"When they did, they held the MSF team at gunpoint in the village square, brought out all the girls and boys we'd found hiding in the jungles. Told us in French they intended to rape the girls and execute the boys, but before they would execute us. They told us to turn around, we wouldn't be forced to watch, but we'd hear everything they were doing before they killed us. All the gunshots, all the screams of pain." Her lips flatten against each other, go bloodless. "I don't think it was even so much as thirty seconds before I turned around. What I saw - I screamed." She looks at him solemnly. "I /screamed/. You understand? I knocked out everyone. Absolutely everyone, and I shattered all the guns."

Once again, Namir remains silent as he takes this in and contemplates it. Such a remarkable display of power is truly incredible — and terrifying. Imagine the devastation if it were unleashed in a crowded public area such as Times Square. Of course, it's doubtful Samantha would /do/ something like that, but the lawman has been trained to think this way. When he finally does speak, it's in a quiet and sober tone: "But you saved those children from horrible fates."

"I did." she says. "But I've never tried to reach for that kind of power since then. Want to know how my power applies to my daily life? I can, on occaision, knock out a junky who's high on THC when we're trying to get him to settle. If I'm very careful and don't get caught." She shrugs. "Can you imagine if the wrong sort of people knew what we could do? My god, the government…"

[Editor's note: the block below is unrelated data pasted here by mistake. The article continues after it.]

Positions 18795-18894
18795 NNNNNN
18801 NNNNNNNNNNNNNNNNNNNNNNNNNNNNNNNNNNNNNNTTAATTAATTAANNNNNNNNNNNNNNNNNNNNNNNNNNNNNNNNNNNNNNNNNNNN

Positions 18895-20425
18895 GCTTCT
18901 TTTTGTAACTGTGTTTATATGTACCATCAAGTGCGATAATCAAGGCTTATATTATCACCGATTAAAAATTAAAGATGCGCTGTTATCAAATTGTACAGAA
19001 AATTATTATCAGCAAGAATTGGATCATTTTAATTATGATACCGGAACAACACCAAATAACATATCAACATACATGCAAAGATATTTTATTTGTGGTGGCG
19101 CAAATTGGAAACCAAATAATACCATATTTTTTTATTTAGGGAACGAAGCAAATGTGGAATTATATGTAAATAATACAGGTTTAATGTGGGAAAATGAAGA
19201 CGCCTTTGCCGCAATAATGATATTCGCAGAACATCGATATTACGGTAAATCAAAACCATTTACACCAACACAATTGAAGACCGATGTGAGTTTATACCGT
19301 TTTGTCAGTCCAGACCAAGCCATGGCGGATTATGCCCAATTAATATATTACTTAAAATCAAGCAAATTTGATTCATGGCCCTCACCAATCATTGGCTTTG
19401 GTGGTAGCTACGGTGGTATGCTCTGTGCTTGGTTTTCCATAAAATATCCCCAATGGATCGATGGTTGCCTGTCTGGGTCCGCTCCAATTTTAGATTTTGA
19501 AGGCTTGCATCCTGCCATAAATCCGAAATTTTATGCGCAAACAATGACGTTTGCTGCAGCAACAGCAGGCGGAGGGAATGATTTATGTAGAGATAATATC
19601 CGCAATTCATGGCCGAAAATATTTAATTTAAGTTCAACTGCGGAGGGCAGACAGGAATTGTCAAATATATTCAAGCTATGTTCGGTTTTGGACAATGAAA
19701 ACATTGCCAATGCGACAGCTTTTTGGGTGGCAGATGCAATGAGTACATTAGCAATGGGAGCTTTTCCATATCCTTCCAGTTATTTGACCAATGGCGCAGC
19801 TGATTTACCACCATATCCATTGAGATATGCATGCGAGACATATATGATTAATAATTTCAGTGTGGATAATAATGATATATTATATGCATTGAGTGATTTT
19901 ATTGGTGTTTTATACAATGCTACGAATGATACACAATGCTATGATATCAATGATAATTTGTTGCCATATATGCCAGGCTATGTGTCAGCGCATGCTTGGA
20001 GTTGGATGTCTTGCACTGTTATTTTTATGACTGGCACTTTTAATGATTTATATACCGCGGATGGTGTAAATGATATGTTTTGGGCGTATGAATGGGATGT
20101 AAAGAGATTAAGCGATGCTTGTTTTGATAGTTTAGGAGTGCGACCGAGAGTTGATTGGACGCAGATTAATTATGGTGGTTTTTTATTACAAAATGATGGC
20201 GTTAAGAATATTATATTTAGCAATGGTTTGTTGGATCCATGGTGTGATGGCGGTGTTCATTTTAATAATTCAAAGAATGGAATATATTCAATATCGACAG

"— is full of idiots." It's a rather blunt and strange thing to spring from Namir's mouth, but he doesn't seem at all inclined to take it back. "If they knew you possessed that kind of power, there's no telling what they would do. If they knew what /I/ could do, there's no telling what they might do." Dampening sounds is the more passive of his abilities. Given enough effort, he could deafen most anyone within 30 yards. "That's why I told you to keep it a secret." He narrows his eye thoughtfully at Samantha, hesitating a moment before he adds, "Have you ever thought what we might be able to do /together/?" It sounds neither giddy nor eager to find out, merely curious. "I wonder if I could contain your scream."

"We're not exactly in a situation where we can experiment, are we?" Samantha points out, perhaps a little bleakly. But she's intrigued, even if she won't admit it. "I imagine if your ability allows you to extend yourself to frequencies that are typically on the upper end of the human hearing spectrum, you could have an effect on mine."

"Theoretically, I can mute the sound of a jet engine, though I've never been in a place where I could test this out." He smirks a bit. "Anything too high might break my brain." And Namir would really not like to break any part of himself. Extending his reach too much is already a bit of a hassle. "I wonder if I could— " But he stops, frowning. If he /could/ boost the effects of Samantha's scream, they could possibly level buildings. That's not something he wants to play with.